Normaly this is not a problem. The driver will re-establish a connection once a new call needs to be made.

4.5.5. Astribank in lsusb but not in dahdi_hardware


You fail to find an Astribank device in the output of lsusb . But you see it in lsusb | grep e4e4


The perl module Dahdi::Hardware currently relies on /proc/bus/usb/devices (from usbfs) whereas lsusb can use either that or /dev/bus/usb .


Usbfs is generally deprecated and some distributions (OpenSUSE, Ubuntu) no longer mount it by default. Try:

mount /proc/bus/usb

and if that doesn’t work:

mount -t usbfs usbfs /proc/bus/usbfs

However this is generally a cosmetic issue that only affects the listing in dahdi_hardware.

4.5.6. Astribank not initialized: Premature packet end


After upgrading to Zaptel 1.4.12 / 1.2.25 the initialization of the Astribank times out. In the logs you see:

kernel: NOTICE-xpp: XBUS-00(00): FIRMWARE: ERROR_CODE CODE = 0x3 (Premature packet end)

When an Astribank is detected, the driver asks it what is its version and what components it has. Normally if the version of the firmware and of the driver does not match the driver gives an ugly message and fails the initialization.

However in the change of the protocol between versions 2.9 (29) and 3.0 (30), the response that the new driver receives from a device with the old version is now considered to be an illegal packet and gets discarded. As a result, the Astribank waits till time-out for the initialization to end.


Reset the firmware of the Astribank by either:

/usr/share/dahdi/xpp_fxloader reset

or disconnecting it from the power and reconnecting it.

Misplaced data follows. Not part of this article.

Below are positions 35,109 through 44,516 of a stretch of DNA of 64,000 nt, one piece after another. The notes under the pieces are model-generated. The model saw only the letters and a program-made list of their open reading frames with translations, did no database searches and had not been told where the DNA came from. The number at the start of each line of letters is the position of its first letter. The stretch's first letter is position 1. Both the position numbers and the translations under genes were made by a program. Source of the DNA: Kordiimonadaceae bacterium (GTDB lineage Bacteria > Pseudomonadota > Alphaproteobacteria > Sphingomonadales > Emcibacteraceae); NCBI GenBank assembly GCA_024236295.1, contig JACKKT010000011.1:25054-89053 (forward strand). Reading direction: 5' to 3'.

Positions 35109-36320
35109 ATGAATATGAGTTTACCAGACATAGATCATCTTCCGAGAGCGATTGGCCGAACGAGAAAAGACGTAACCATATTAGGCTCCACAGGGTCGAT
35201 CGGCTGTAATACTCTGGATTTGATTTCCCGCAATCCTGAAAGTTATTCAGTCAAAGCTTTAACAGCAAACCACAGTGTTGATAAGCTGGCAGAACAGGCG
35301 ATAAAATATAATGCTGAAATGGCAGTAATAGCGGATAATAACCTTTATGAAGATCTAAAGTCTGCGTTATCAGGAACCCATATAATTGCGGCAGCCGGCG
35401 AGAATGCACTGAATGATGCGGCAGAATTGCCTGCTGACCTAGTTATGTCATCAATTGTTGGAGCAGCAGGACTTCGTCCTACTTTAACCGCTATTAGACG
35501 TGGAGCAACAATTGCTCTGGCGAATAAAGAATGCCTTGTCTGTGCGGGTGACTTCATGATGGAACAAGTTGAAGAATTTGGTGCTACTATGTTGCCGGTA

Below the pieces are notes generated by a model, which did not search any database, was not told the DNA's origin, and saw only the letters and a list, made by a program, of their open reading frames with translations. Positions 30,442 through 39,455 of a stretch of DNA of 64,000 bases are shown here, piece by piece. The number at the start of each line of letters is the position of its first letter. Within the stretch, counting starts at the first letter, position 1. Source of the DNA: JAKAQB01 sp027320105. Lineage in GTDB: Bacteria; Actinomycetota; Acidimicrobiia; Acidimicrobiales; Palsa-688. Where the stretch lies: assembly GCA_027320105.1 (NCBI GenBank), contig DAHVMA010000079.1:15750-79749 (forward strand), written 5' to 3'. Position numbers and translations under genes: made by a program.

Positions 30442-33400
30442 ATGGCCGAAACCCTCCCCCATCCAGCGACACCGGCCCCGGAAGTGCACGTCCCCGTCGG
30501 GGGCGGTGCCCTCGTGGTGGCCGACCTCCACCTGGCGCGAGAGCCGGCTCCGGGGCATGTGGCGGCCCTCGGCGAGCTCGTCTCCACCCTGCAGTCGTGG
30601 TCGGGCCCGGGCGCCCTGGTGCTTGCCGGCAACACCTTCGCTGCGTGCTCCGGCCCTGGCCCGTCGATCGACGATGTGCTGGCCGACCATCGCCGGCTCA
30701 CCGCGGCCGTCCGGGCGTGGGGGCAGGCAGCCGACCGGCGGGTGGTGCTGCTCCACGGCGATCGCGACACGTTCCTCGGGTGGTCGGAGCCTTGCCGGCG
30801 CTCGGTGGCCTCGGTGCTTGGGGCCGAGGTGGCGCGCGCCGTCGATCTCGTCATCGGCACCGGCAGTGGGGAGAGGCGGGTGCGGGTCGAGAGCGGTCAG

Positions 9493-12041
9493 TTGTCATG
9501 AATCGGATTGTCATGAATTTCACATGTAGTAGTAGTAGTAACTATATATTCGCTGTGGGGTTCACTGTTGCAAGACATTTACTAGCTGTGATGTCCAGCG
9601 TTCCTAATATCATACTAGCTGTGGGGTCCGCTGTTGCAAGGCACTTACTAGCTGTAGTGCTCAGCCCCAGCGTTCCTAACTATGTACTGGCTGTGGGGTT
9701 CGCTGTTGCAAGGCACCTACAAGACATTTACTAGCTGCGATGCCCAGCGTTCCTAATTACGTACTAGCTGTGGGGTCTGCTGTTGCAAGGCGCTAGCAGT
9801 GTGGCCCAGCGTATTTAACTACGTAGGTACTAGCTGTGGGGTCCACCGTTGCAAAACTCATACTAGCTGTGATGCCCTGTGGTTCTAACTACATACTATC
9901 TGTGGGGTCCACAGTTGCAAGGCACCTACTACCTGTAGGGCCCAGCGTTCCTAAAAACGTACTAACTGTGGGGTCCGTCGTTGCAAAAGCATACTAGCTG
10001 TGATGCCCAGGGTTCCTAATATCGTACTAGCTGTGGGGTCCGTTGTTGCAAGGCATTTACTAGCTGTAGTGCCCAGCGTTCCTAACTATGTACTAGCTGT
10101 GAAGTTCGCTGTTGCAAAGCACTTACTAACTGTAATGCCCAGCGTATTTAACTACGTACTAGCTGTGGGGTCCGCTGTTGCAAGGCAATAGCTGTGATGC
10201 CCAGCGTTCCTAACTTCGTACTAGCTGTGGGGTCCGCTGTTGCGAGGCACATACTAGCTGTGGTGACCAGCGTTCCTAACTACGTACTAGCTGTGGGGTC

5. Reference

5.1. LEDs Indication

The Astribank has 4 global indication leds and one or two per-port leds. On some of the models the LEDs are located on the left side on the front panel. If there are no separate LEDs there, then the red LEDs of the upper left-most ports of the device are used as the indication LEDs. Don’t confuse them with green port status LEDs.

The first led is the "Power" led. It is on if the unit gets power. The second led is the "Active" led, which is on when there is at least one "active" port (in a call / off-hook, though the meaning of this is different in BRI). The last led is called "Hardware OK", but is actually only is on in case of the hardware failure.

The third led is the "Sync" led. If it blinks, the device is synchronized with the driver on the computer. If the device is selected to be the synchronization source for all of the Astribank devices then it will blink a quick single blink. If the device gets synchronization from the driver, it will blink in a more steady frequency.